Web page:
As a start-up, Snap’s marketing philosophies needed to reflect the company’s economic realities as well as the massive competitive environment of launching a new search engine. Snap came up with five guiding philosophies before setting out to create a marketing and launch plan for 2006:
From the background came a multi-phased marketing plan, including among other things, a launch contest, a user-generated campaign, and aggressive advertising testing.
Pre-launch outreach was conducted to more than 50 influential technology journalists with roughly 30 phone and in-person briefings booked. Post-launch outreach continued during the contest time period with calls to more than 730 media and analysts in 10 vertical categories.
Snap was featured in an Associated Press article that reached more than 1,700 newspapers with an approximate print circulation of 100 million and in a Reuters article (written by their chief technology correspondent) that was directly sent to more than 330,000 financial market professionals and with a syndicated reach of approximately 40 million.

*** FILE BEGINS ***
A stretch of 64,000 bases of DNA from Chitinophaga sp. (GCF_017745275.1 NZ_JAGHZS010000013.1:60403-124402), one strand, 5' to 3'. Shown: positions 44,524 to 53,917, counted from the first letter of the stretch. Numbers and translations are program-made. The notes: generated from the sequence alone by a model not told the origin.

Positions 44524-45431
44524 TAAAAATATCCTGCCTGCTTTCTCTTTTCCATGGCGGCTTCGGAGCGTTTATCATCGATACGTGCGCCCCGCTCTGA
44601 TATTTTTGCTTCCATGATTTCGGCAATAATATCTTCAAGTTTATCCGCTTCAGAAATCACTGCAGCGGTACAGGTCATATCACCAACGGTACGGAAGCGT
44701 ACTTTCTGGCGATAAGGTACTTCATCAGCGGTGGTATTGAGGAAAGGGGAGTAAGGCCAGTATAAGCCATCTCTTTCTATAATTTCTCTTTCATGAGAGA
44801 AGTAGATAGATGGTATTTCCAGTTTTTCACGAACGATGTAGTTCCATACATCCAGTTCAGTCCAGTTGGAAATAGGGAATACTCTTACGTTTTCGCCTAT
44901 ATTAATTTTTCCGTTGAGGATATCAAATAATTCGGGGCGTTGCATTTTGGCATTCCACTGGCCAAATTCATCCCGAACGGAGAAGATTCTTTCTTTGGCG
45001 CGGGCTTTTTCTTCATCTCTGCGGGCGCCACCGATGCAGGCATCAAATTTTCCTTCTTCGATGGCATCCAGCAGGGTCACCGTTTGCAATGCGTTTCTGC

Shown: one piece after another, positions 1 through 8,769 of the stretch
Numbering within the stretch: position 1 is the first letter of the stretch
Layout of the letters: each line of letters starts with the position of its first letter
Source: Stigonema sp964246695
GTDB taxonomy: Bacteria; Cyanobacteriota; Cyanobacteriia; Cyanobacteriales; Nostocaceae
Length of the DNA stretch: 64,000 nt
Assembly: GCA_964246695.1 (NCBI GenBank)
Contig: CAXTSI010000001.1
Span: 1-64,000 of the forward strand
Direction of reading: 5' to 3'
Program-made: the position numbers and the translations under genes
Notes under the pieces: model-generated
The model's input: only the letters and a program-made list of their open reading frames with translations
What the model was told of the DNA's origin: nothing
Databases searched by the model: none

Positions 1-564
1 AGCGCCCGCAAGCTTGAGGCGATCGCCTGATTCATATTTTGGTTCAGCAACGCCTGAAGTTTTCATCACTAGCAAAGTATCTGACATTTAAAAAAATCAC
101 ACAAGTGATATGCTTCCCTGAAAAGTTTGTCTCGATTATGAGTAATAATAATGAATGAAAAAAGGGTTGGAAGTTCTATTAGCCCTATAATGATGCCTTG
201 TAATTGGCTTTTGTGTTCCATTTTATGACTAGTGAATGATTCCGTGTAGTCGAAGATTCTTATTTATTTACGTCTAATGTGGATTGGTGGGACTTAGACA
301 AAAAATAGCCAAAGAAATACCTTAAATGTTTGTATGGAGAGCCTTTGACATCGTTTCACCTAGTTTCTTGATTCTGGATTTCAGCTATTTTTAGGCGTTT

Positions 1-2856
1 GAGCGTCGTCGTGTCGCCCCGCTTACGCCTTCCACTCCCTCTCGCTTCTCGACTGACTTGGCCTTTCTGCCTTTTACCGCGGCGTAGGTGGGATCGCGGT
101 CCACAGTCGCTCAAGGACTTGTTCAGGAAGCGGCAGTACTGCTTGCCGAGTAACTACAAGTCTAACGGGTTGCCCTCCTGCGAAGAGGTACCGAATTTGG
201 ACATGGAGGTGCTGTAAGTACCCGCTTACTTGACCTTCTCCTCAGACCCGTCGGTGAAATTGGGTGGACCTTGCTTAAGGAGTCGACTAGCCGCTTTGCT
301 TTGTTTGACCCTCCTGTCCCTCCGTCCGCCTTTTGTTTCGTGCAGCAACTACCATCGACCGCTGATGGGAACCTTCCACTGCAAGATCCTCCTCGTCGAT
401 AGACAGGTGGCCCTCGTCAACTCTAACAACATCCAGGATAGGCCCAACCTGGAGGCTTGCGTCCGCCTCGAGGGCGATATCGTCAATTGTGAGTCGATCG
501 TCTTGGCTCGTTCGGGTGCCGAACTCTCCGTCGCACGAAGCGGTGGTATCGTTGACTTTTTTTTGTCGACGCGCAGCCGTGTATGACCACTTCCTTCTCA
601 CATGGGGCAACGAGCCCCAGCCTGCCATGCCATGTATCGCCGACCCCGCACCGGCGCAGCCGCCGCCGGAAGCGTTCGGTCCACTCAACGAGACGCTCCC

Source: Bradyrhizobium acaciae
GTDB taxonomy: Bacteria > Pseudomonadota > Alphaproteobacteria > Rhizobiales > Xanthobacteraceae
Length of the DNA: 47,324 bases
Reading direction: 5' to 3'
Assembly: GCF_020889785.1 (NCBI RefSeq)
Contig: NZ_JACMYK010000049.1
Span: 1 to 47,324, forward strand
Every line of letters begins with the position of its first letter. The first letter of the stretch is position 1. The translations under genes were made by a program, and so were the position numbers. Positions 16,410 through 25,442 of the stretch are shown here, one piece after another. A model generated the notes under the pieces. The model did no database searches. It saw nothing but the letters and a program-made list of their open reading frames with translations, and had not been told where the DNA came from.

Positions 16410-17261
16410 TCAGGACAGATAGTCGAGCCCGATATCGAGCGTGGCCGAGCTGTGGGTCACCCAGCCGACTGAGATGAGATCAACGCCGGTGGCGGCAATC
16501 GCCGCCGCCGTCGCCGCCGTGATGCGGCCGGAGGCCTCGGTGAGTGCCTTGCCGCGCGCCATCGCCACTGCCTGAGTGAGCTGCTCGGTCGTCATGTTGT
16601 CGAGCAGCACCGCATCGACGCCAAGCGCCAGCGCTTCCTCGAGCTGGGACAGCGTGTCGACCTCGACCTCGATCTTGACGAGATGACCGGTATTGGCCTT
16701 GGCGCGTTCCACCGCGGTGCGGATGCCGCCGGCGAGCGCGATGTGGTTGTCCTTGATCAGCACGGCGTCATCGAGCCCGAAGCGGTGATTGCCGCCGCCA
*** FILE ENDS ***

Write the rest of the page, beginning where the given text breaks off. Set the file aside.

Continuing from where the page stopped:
More than 130 online publications posted the Snap news including the online versions of the Associated Press and Reuters stories.
Search and advertising trade publications such as ClickZ News and InternetNews.com covered the announcement.
New York’s ABC affiliate’s technology correspondent included Snap in his May 27th segment entitled “Top Three New Search Ideas.” Advertising rates for this station in the number one market are $15,000 per 30 seconds.
The majority of the articles written have focused on 3 main points: the way in which Snap displays sponsored results intermixed with organic search results, Snap’s unique, visual approach to displaying search results and the Cost-per-Action business model.
The Snap blog contest had generated over 3,200 votes on 174 submitted launch contest ideas.
There were over 1,000 blog sites linking directly to Snap.com.
Traffic to search engine increased 30x over previous weeks.